This location is famous for a group of cemeteries inscribed on rocks with ornaments that date back to the era of Nabta's first kings.
This site is an oasis in Bayoudah desert, a few kilometers away from Merowe town. Al-Ghazali contains relics of the Christian era.
This is the capital of Kosh Kingdom (Old Merowe). It enshrines some pyramids, temples and relics of a royal town.
This area represents a religious centre that dates back to the Merwatic period. It contains temples with remarkable inscriptions and a great building made of sand stones which is called the great yard.
This site is similar to yellow Musawarat; it represents a religious centre lying in Al-Butana region (in the central part of the country). It contains many ornamented and inscribed temples, besides cemeteries and relics of a town.
It represents the remains of Merowe town and contains relics of a royal palace and many other relics.
This site comprises relics of beautiful buildings made of coral rocks of special Islamic architectural style.
This western-Sudanese mountain range is dominated by the second-highest mountain in the Sudan, known as Jebel Marra. This is an extinct volcano which rises to a height of 3071 metres.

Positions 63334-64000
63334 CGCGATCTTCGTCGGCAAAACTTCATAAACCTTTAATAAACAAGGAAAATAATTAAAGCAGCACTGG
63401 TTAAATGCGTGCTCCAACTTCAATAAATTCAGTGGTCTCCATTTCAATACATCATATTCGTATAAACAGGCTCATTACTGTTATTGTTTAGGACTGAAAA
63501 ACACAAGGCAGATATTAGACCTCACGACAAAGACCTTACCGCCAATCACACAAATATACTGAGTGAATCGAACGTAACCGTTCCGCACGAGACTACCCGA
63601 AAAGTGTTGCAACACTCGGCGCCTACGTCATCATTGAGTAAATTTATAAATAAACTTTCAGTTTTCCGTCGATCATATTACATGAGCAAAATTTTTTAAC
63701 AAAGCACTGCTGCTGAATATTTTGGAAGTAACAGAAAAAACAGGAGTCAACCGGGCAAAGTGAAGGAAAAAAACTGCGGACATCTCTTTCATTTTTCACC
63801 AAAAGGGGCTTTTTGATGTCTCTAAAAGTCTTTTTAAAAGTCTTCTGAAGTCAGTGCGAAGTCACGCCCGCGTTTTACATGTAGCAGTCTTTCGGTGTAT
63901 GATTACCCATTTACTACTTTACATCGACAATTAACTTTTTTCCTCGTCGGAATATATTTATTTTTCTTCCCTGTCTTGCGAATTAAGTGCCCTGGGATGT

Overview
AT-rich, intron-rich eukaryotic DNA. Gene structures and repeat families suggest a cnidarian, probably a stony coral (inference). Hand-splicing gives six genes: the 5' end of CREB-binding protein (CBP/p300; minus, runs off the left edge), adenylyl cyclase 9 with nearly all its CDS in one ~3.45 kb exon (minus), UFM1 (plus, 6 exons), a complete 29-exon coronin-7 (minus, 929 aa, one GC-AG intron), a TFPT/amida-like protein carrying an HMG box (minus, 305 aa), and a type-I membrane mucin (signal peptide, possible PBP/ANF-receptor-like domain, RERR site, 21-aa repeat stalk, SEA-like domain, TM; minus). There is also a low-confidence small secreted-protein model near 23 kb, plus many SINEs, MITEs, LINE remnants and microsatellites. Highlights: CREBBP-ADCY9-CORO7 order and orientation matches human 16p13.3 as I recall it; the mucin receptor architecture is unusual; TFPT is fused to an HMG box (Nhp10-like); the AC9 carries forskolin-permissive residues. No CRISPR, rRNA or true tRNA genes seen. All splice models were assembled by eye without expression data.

The combination of hills, rivers, and beautiful valleys surrounding the mountain is a good spot to experience.
Two towns of great tourist interest, Nyala and Quaila, surrounds the second-highest mountain in Sudan, the Jebel Marra Mountains.
At the base of the mountain range lies the town of Nyala, and this town forms a good starting point for an exploration of the surrounding mountainous countryside. It is a beautiful region of hills, rivers and orchards, and is an interesting spot for walking enthusiasts. There is a waterfall near the village of Quaila and some hot springs near the crater of the volcano itself.
Places to visit in Omdurman
The Souq (Omdurman Market).
This is the largest in the Sudan, and has an interesting variety of goods on display. Ivory and ebony candlesticks are carved by market craftsmen, goldsmiths and silversmiths fashion all kinds of jewelry in their shop-fronts, and the atmosphere is lively and bustling. The best time to visit is on Friday mornings.
The Camel Market, this is situated about 2km north of Omdurman's main souq. Animals are mostly brought from eastern or western areas of the Sudan.